Oldman River Water Tribute Lethbridge Alberta, June 8, 2014
Jessica Ernst’s statement read at the tribute by Rena Woss:
Thank you for honouring me, and inviting me to your Oldman River Water Tribute.
A wise community learns from the mistakes of others.
A healthy community knows it’s OK to be opposed to the oil and gas industry.
Lethbridge watched the frac mistakes happen everywhere else and said “No!”
Rena, you asked me this:
“I’m beginning to believe that if we can legislate protection of water, all else will fall into place. What do you think?”
We have water protection legislated in Alberta, in our Water Act. It is an excellent act, but companies intentionally violate it, regulators and law makers let them and now the oil and gas industry controls it under the AER.
Encana violated the Water Act when they diverted fresh water from their gas well frac’d into Rosebud’s drinking water aquifers, yet I can’t get my lawsuit to move anywhere but backwards. Is water protection legislation working in Alberta? No.
Protecting water is not going to come from any law or legislators. It will only come from community.
Blow kisses to the river for me, all those attending and to Lethbridge – wise, wonderful, healthy community.
Protecting our water should be a priority by Rena Woss, June 5, 2014, Lethbridge Herald
This rhetoric sounds good but actions prove otherwise. Our water, air and soil have never been in greater peril and scientists across the country have never been more alarmed as federal budgets to research programs of water, ocean habitat, climate change and public health care are destroyed or cut to the bone. Lax environmental controls have made it possible for industry to use water as a commodity rather than the life-giving force it is. Lakes and rivers have been allowed to be infiltrated with over 70,000 different water contaminants. Over 40 per cent of lakes in America are too polluted for fishing, aquatic life or swimming.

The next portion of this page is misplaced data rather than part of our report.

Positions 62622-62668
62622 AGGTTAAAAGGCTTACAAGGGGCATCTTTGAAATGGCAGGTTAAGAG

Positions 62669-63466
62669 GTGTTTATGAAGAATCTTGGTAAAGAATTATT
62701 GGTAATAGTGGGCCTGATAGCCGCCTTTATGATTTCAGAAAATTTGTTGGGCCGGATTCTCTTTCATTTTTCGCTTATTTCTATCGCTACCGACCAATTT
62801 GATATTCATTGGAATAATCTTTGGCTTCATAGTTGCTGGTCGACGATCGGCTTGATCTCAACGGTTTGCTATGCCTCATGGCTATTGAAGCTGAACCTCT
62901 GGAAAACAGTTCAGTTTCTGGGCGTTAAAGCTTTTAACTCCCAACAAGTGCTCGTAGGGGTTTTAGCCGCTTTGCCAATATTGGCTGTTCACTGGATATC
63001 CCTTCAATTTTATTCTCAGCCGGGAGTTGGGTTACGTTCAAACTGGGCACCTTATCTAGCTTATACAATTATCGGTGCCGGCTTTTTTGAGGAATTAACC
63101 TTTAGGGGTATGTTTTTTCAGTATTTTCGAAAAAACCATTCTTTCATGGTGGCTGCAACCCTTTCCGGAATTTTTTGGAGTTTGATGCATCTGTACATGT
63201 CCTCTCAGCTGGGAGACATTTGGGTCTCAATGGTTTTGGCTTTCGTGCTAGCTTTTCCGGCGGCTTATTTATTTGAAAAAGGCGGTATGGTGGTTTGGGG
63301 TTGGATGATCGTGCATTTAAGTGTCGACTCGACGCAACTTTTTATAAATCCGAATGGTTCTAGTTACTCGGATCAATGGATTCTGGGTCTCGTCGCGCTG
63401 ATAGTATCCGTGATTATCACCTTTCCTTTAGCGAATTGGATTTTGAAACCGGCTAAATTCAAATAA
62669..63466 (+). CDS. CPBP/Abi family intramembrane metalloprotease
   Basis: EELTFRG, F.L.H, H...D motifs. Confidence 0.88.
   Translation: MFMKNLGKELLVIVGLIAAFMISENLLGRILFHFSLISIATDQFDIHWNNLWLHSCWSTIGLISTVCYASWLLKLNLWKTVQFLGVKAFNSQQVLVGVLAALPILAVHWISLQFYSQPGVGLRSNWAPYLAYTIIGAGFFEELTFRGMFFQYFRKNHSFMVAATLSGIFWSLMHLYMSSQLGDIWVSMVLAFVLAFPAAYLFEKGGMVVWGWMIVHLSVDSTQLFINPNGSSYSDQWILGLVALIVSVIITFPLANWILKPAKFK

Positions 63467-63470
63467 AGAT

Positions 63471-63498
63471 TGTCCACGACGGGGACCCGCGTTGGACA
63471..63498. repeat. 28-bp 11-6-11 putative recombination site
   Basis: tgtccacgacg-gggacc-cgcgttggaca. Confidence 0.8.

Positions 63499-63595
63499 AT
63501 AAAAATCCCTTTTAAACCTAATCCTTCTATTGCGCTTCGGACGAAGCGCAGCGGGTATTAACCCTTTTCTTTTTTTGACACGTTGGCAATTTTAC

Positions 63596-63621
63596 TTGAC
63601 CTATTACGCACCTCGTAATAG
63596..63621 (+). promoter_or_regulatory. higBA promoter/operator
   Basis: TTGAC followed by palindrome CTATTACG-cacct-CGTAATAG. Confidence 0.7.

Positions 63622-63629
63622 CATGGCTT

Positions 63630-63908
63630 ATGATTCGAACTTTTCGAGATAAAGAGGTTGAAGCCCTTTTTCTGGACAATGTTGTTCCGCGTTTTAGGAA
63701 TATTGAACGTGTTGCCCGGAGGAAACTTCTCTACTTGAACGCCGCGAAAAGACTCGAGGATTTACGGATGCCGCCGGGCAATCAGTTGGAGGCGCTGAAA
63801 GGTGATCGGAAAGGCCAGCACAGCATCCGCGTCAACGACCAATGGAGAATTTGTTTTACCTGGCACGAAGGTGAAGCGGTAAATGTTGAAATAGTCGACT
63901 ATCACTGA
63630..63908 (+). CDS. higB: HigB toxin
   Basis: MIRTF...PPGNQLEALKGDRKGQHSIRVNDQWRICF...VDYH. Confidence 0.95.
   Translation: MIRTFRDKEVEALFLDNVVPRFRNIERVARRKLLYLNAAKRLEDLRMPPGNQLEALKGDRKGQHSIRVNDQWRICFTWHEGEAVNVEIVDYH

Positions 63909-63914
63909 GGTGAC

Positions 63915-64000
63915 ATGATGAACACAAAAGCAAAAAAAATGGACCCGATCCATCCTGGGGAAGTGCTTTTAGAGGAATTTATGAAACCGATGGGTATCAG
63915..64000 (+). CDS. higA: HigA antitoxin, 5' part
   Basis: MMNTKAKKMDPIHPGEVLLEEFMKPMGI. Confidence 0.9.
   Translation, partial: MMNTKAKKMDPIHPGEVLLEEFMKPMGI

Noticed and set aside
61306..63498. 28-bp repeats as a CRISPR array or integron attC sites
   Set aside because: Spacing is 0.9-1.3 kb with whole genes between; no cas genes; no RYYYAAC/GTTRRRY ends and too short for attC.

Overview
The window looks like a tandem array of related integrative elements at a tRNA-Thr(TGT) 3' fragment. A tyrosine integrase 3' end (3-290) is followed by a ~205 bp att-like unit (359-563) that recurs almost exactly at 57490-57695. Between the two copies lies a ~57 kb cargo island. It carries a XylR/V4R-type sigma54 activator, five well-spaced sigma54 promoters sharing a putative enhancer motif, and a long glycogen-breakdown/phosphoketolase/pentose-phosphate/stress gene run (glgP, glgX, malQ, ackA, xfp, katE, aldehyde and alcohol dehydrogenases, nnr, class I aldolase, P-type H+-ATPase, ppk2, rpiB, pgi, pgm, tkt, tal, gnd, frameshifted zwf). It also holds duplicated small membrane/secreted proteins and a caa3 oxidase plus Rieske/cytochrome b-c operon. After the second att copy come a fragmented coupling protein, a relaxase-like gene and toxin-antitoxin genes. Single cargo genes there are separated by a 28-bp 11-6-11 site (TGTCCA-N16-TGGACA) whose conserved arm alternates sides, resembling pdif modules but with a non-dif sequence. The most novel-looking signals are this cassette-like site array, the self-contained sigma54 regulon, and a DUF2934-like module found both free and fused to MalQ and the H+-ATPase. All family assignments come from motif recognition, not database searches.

So much destruction in less than 100 years! How does this happen? Is it not due to government and public apathy; of electing people who are not informed; who have their priorities wrong?
The water in our locale has also been compromised by industry. To make matters worse, the Alberta government was prepared to increase the threat – selling mineral rights to Goldenkey Oil for the purpose of drilling and fracking inside our city. Fracking would have contaminated millions of gallons of fresh water, turning it from wholesome to a hazardous waste.
It’s mind boggling to think that our government would allow this anywhere, let alone here in Lethbridge – a semi-arid part of the province where water is scarce and droughts are frequent, all for the sake of creating energy when energy can safely be created with our abundant renewable resources of sun and wind.
To raise awareness of the need to protect water, Lethbridge is holding a water tribute this Sunday at 1:30 p.m. in Indian Battle Park. Our community “Tribute to the Oldman River” may be the first of its kind in Canada where government officials and the citizen are standing up and speaking out for the protection of our most precious resource – water. I hope many will join in this historic event.
Check out the website http://www.dosomething.org/tipsandtools/11-facts-about-pollution for more information about this issue.
Oil company withdraws plans to drill inside Lethbridge city limits by Michael Wright, May 2, 2014, Calgary Herald
Goldenkey’s plans, known as the Penny Project, had generated considerable opposition in the community.
The “No Drilling Lethbridge” group gathered more than 13,000 signatures in a petition opposing it and lobbied local and provincial politicians.
Hill said the community opposition was a factor in Goldenkey’s withdrawal.
No Drilling Lethbridge spokesman Dave McCaffrey said the group was “tremendously proud” of the community in fighting the drilling project. [Emphasis added]
Image from cartoon by C Abel
Slide from Ernst presentation in Lethbridge, March 25, 2015
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